Broyard returns to Southport from her literary journey
By Rita Papazian
Bliss Broyard stood at the podium in the community room of the Pequot Library and noted to her audience that it was in this room when she was in the sixth grade at Greens Farms Academy that put on her first pair of white gloves to wear to Miss Sadler's ballroom dancing class.
The ambiance in the room, filled with many longtime Southport residents, may have been a little less formal Sunday afternoon, but the attentiveness of the audience was a tribute to its respect for the 43-year-old author and the literary reputation of her late father, Anatole Broyard, who died of prostrate cancer in 1990 shortly after he and his wife, Sandy, moved to Cambridge, Mass., from Fairfield and Southport where they had lived from 1966 until 1989.
"It is with great fondness that I return," said Broyard, a full-time writer and mother of a-two-and-a-half-year-old daughter. She and her husband, Nico Israel, a professor of comparative literature at Hunter College and the CUNY Graduate Center, are expecting their second child the end of June.
In her book One Drop: My Father's Hidden Life, a story of Race and Family Secrets, Broyard writes that the family had moved six times during that period of time and never had to change their telephone number. The journey among houses may have been short distances, but the real journey was the one her took from his native New Orleans to Brooklyn, Greenwich Village and finally Southport which stretched not only across state lines but also racial ones. Anatole Broyard was black, a secret kept from his children until shortly before his death. The family secret, once revealed, became the impetus for Bliss Broyard to embark on her own literary journey, researching and writing a memoir that traces her father's family history back generations to the mid-1700s.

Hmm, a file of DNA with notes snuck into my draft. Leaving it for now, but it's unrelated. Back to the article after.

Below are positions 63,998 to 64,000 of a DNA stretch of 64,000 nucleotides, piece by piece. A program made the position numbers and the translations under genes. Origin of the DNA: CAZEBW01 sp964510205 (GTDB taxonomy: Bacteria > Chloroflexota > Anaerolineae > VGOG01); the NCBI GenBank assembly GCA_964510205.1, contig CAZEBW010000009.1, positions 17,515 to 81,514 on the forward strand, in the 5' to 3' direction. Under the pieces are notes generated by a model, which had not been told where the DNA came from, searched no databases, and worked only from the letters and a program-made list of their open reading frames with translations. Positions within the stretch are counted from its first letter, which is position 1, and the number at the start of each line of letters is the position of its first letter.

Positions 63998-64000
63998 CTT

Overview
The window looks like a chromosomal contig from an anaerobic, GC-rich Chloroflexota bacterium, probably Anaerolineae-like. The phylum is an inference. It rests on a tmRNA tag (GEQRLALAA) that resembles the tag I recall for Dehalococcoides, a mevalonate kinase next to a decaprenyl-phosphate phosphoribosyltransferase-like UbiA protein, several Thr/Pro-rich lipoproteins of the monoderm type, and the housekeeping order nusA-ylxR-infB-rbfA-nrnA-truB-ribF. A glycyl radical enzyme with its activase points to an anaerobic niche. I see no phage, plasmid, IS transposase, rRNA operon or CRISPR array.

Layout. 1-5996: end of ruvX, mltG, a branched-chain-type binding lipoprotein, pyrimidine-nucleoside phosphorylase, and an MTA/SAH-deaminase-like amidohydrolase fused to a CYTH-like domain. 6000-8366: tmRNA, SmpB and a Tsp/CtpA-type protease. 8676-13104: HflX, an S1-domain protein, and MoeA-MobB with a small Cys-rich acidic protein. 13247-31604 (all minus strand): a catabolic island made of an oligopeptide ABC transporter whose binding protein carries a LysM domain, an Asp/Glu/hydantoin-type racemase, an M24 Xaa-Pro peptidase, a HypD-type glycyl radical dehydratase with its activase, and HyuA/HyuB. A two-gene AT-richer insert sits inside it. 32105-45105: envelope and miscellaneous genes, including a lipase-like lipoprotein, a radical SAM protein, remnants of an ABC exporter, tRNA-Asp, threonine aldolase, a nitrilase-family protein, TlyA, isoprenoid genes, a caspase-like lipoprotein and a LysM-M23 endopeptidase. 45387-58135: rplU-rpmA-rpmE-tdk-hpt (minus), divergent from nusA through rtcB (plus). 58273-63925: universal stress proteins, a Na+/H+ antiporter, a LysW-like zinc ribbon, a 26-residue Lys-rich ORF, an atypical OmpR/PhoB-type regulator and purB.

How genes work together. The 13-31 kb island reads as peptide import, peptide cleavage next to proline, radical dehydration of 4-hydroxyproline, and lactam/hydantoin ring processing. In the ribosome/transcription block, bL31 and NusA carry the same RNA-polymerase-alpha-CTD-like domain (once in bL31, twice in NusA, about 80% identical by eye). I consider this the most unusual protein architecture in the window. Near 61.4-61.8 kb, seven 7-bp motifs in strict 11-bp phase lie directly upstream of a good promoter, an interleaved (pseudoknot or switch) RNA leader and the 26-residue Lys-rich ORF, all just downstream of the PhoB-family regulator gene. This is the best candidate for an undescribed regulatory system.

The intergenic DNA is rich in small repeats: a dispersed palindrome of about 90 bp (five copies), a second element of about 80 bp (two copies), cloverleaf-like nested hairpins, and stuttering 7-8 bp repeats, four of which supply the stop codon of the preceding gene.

Born in the French Quarter in 1920, Anatole began to conceal his racial identity after the family moved from New Orleans to the Bedford-Stuyvesant neighborhood of Brooklyn and his parents resorted to "passing" in order to get work. Anatole made a similar decision. He wanted to be known as a writer, not a black writer. He achieved prominence first as a daily book critic for The New York Times for more than a decade, and as a columnist and editor at the Times' Book Review for many years. As his daughter described in her book, she and her brother, Todd, two years her senior, enjoyed a childhood surrounded by artists, intellectuals and professionals.
As Bliss Broyard began her talk describing her father's last months and a personality that was "erudite and very controlled," the microphone went dead. "I guess he doesn't want me to tell that story," she quipped.
Continuing on with a steady strong voice, she described an attempt her father made to reveal the family secret in the summer of 1990. Just when he had decided to tell his children he was black, he changed his mind: "I will tell you, but I'm not going to talk about it today. I need to think about how to present things. I want to order my vulnerabilities so they don't get magnified during the discussion."
When the children finally learned of their lineage, there was no discussion. They had learned it from their mother at a time when their father was writhing in pain and nausea, too sick to have a conversation. He died days later on Oct. 11, 1990, at age 70.